" page on the Massey Ratings website to try to connect various unlikely teams in all of college basketball, through wins and losses as well as scheduling (type in cb2012 for season to do comparisons for this basketball season). All of us are connected, whether it is Our Game, above the Red Line or below the Black Line. The schedule of North Carolina's JV program
fascinates me, as it includes community colleges and high schools. This can potentially connect Our Game with a huge variety of different levels of play. When I attend a game at any level, I record it in my statistical database
and connect all the basketball games I go to with one another. Seeing how High Point fits in this big world is part of why I go to the games.
And almost all of us will ultimately lose. And everything goes beyond basketball as well. We will always strive to have goals in our daily lives that we keep getting higher and higher. Most of the time, we will not meet these goals and therefore lose. When we meet these goals, we will set higher goals and at some point ultimately fail. So we have to accept in the grand scheme of all these connections that we will lose. So going into this game at Charleston Southern, I had to accept that even with a win Thursday at Coastal Carolina that High Point would likely still lose tonight. At least I did see HPU win in four of six previous games this year, so there are flashes of excellence.
When I got to CSU Field House waiting for the ticket office to open, a CSU faculty member gave me a free ticket. They had been giving away tickets at a nearby restaurant, and he did not need it since he could get in with his faculty ID. I have gotten free tickets before from a woman I knew from high school who works at CSU, but this was a new way to get in free. My ticket was general admission, which meant I could not sit with the small number of High Point fans, which was almost entirely the team pass list behind the bench. So I decided to sit courtside in the bleachers at midcourt with the CSU fans, as is life as a road fan
. This seat is among the closest you will get to the action in Our Game, as I was only five feet from the sideline boundary on the court. Sitting to my left was Jamarco Warren, a former CSU player who is still at the school finishing his degree. Warren had a history of hitting big shots against the Panthers, so I was happy that he was sitting by me rather than on the court.
The game got under way, and the Panthers got off to a good start. Barbour and Shine were making shots, and HPU had no problem with the CSU defense. But the Bucs also had no problem with our defense either. Defense has often been an issue for the undersized Panthers this season, and I expected Charleston Southern to come out firing from behind the arc. They did, and ended up shooting 39 3s on the game. They made only 14 of them but got second-chance baskets off several of the misses. High Point was ahead 41-39 at halftime, and I knew we would have to come out stronger in the second half to win on the road.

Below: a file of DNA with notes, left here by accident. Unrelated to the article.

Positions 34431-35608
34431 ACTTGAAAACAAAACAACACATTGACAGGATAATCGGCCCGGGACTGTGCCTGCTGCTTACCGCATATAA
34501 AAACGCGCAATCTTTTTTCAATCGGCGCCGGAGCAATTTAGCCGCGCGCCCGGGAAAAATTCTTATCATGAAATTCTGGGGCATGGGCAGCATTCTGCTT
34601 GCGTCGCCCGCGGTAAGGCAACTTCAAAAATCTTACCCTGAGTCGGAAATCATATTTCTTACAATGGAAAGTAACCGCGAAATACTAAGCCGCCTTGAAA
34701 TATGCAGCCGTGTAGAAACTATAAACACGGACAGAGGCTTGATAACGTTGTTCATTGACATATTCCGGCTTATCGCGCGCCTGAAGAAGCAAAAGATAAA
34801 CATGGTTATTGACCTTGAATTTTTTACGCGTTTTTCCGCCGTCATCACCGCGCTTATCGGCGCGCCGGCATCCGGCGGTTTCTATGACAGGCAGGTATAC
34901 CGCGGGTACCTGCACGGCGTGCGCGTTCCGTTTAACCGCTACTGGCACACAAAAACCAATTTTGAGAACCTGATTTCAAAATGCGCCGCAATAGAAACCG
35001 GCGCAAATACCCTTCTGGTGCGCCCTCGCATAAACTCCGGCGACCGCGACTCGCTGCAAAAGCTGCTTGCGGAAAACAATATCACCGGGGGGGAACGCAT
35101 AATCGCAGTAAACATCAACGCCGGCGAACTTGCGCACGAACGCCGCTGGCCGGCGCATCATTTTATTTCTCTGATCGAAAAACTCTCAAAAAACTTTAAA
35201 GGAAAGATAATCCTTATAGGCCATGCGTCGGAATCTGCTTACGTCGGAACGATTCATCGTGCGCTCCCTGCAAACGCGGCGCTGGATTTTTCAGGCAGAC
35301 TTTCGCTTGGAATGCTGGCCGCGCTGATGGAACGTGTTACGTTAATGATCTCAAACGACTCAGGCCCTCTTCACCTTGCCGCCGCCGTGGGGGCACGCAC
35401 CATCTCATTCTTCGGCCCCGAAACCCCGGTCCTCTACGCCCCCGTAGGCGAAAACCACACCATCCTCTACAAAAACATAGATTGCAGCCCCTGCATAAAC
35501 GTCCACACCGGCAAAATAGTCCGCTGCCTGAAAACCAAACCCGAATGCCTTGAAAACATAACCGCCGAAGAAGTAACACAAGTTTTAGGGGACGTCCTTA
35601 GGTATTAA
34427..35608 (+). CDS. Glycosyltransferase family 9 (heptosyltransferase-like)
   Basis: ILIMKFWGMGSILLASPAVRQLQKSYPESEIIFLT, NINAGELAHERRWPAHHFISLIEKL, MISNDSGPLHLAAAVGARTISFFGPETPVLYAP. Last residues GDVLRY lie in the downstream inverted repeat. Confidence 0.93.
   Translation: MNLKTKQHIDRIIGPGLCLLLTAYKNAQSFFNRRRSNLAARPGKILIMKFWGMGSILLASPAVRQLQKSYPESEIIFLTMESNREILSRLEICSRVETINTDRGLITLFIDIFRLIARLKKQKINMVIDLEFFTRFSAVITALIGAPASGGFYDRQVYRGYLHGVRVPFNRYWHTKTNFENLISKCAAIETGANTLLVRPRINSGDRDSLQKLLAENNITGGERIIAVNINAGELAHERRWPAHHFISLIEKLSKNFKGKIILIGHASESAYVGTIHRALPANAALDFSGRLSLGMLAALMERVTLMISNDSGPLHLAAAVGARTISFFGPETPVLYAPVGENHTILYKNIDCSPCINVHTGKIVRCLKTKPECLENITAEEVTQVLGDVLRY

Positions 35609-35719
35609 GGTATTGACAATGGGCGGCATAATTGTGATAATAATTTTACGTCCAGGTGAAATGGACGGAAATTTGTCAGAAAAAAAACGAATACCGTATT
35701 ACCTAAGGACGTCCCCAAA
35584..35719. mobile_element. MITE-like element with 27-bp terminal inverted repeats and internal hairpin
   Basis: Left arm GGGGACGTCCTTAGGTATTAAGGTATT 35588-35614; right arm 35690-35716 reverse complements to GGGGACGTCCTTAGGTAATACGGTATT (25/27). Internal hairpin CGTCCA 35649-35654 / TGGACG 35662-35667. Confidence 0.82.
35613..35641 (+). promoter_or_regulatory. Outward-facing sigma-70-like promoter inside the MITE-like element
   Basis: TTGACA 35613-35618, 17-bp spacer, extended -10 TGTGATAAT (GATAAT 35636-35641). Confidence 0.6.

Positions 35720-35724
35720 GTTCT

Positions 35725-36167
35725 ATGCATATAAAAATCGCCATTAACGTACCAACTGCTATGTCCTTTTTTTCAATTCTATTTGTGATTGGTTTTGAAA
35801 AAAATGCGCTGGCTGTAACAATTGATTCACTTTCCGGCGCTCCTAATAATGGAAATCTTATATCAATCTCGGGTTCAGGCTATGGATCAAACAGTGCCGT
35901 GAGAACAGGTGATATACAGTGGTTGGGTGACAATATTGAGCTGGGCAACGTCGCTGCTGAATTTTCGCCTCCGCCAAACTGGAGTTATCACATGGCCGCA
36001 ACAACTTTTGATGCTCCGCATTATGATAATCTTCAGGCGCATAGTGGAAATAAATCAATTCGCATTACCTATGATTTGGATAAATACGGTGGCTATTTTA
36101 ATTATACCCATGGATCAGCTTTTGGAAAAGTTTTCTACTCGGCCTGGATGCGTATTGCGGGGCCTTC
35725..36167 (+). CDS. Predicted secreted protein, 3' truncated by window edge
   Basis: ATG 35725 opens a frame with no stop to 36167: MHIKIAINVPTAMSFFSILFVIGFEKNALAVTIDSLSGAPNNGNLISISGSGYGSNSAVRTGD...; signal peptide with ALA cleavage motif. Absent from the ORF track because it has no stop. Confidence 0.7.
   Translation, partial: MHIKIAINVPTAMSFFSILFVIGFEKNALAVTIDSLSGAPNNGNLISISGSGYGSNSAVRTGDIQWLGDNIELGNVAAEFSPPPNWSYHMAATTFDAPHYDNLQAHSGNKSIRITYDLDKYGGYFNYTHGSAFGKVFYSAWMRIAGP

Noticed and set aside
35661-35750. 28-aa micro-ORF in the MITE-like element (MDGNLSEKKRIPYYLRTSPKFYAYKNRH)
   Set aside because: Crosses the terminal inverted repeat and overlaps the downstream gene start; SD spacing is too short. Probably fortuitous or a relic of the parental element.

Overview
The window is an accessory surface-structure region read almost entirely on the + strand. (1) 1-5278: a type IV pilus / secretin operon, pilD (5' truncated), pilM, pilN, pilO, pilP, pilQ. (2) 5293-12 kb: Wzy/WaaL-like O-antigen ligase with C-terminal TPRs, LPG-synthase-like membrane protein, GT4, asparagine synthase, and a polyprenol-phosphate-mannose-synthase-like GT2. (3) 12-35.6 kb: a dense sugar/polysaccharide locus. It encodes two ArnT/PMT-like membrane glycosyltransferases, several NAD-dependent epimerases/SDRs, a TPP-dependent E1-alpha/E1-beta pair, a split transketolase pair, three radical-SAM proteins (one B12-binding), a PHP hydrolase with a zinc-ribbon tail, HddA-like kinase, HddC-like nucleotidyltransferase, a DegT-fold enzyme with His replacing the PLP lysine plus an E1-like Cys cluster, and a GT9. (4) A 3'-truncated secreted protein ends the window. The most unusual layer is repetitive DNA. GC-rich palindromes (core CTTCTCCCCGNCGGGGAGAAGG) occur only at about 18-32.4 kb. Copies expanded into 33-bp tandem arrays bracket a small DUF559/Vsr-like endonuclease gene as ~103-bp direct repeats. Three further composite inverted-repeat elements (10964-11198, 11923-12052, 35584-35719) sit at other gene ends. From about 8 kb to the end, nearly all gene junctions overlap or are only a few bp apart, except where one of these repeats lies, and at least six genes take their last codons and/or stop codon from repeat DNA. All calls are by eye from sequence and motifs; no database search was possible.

AT HALFTIME, I FINALLY GOT TO SPEAK TO JOE WRIGHT, WHO HAD COME OVER FROM COLLEGE OF CHARLESTON'S BIG UPSET WIN OVER DAVIDSON
EARLIER IN THE AFTERNOON. JOE HAS RESPONDED TO SOME OF MY TWEETS IN THE PAST, BUT I HAD NEVER GOTTEN THE CHANCE TO TALK TO HIM IN PERSON. IN THE CRAMPED SPACE OF CSU FIELD HOUSE, IT WAS HARD TO KEEP THE CONVERSATION GOING, AS PEOPLE IN THE STANDS BEHIND US WANTED TO SEE THE HALFTIME SHOW. SO I HEADED BACK TO MY SEAT AND SAW A GREAT HALFTIME SHOW.
THE HALFTIME SHOW WAS TWO TEAMS OF LOCAL KIDS PLAYING BASKETBALL. I DID NOT HEAR THEIR AGE GROUP, BUT THEY COULD NOT HAVE BEEN OLDER THAN 12. YET THESE KIDS PLAYED ALMOST AS GOOD AS HIGH SCHOOL PLAYERS. THE CROWD WENT NUTS WHEN ONE OF THE PLAYERS SPLIT TWO DEFENDERS WITH A SPIN MOVE WHILE BEING CORNERED ON THE SIDELINE AND PROCEEDED TO LAUNCH A PERFECT PASS OVER HIS SHOULDER TO LEAD TO A TWO-ON-ONE BASKET. THE APPLAUSE THESE PLAYERS GOT FROM THE CSU STUDENTS WAS GREATER THAN WHAT THE BUCS RECEIVED DURING THE GAME. A GROUP OF STUDENTS EVEN PULLED A FEW PLAYERS FROM THE WINNING TEAM ASIDE AFTER THE HALFTIME GAME TO HAVE THEIR PICTURE TAKEN WITH THEM. THIS MAY HAVE BEEN THE GREATEST APPRECIATION FOR YOUTH SPORTS I HAVE SEEN GIVEN BEFORE.
But then the second half started, and it was back to our featured game. CSU took the lead early in the second half, and once High Point's shots stopped falling, the Bucs appeared to pull away. HPU trailed by 13 points with five minutes to play. But Shine still had some big shots in him, and the Panthers finally got defensive stops. And all of the sudden, HPU with 20 seconds left had the ball with a chance to take the lead. But Barbour, who had just scored his 2,000th career point, could not come through in the clutch and missed a 3 with 12 seconds left. The Panthers sent the game's leading scorer to the line in CSU's Mathiang Muo (whose name almost looks like Mud when spelled out on the back of his jersey). He hit two free throws, and HPU could not respond with a 3. HPU had come close but lost 70-67.
Close losses are the hardest part of losing. You have a chance to actually win, and then you come up short. To have lost even closer by losing at the buzzer or losing a big lead like CSU could have been even more painful to take. In one of my classes I took at South Carolina on organizational behavior, we watched the famous video of Randy Pausch's Last Lecture on YouTube
. Pausch, a terminally ill cancer patient on the faculty of Carnegie Mellon, recalled the lessons his youth football coach taught him about caring and investment in others. "If somebody isn't telling you that you could do better, they have given up". In these close losses, we keep telling our teams to do better and feel as frustrated as they do when they come up short of winning. But we continue to persist in our passion, even as bandwagon fans and members of the media ignore these teams that lose. Losing takes a whole other meaning when you do
give up hope.
When I was nearly 10 years old, I played for a baseball team that lost all 14 of its games by an average of more than ten runs per game. The soccer team at the junior college I interned at last fall lost all 14 of its games by at least four goals. Being involved with teams brings a different meaning for losing. When I was on that baseball team, I celebrated when I drew a walk and even occasionally scored a run. When I took pictures for that soccer team as part of my social media internship, a goal by the home team was a rare moment of celebration. I always looked forward to the games knowing that I would be seeing a soccer game that actually had frequent scoring -- even if it was by the other team. When my mom was a fan of the Cleveland Indians growing up in the 1960s, she said she celebrated every nice catch knowing that hoping for a win was unrealistic. For most of our losing teams that come close, we hope to see the occasional success and hope that someday it leads to when we can finally storm the floor in March. This is what we take from losing.